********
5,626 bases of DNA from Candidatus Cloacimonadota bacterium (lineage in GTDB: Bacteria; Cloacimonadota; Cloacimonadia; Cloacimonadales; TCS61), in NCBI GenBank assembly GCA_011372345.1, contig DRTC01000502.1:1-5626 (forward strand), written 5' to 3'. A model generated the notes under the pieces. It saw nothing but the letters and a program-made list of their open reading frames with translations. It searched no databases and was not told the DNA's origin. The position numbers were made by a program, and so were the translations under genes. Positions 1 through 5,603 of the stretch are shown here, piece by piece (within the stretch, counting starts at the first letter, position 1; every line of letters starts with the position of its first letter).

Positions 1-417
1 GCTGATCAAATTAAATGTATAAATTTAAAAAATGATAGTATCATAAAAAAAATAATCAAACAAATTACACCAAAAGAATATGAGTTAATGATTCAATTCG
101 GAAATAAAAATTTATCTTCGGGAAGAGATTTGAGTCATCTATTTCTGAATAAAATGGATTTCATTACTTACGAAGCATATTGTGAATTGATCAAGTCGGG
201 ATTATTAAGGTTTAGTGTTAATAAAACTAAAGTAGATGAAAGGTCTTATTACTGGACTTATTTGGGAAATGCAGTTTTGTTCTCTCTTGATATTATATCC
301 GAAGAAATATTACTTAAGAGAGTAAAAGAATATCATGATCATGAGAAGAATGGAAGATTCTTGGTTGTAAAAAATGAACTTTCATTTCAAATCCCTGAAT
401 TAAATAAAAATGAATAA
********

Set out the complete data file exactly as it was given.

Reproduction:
5,626 bases of DNA from Candidatus Cloacimonadota bacterium (lineage in GTDB: Bacteria; Cloacimonadota; Cloacimonadia; Cloacimonadales; TCS61), in NCBI GenBank assembly GCA_011372345.1, contig DRTC01000502.1:1-5626 (forward strand), written 5' to 3'. A model generated the notes under the pieces. It saw nothing but the letters and a program-made list of their open reading frames with translations. It searched no databases and was not told the DNA's origin. The position numbers were made by a program, and so were the translations under genes. Positions 1 through 5,603 of the stretch are shown here, piece by piece (within the stretch, counting starts at the first letter, position 1; every line of letters starts with the position of its first letter).

Positions 1-417
1 GCTGATCAAATTAAATGTATAAATTTAAAAAATGATAGTATCATAAAAAAAATAATCAAACAAATTACACCAAAAGAATATGAGTTAATGATTCAATTCG
101 GAAATAAAAATTTATCTTCGGGAAGAGATTTGAGTCATCTATTTCTGAATAAAATGGATTTCATTACTTACGAAGCATATTGTGAATTGATCAAGTCGGG
201 ATTATTAAGGTTTAGTGTTAATAAAACTAAAGTAGATGAAAGGTCTTATTACTGGACTTATTTGGGAAATGCAGTTTTGTTCTCTCTTGATATTATATCC
301 GAAGAAATATTACTTAAGAGAGTAAAAGAATATCATGATCATGAGAAGAATGGAAGATTCTTGGTTGTAAAAAATGAACTTTCATTTCAAATCCCTGAAT
401 TAAATAAAAATGAATAA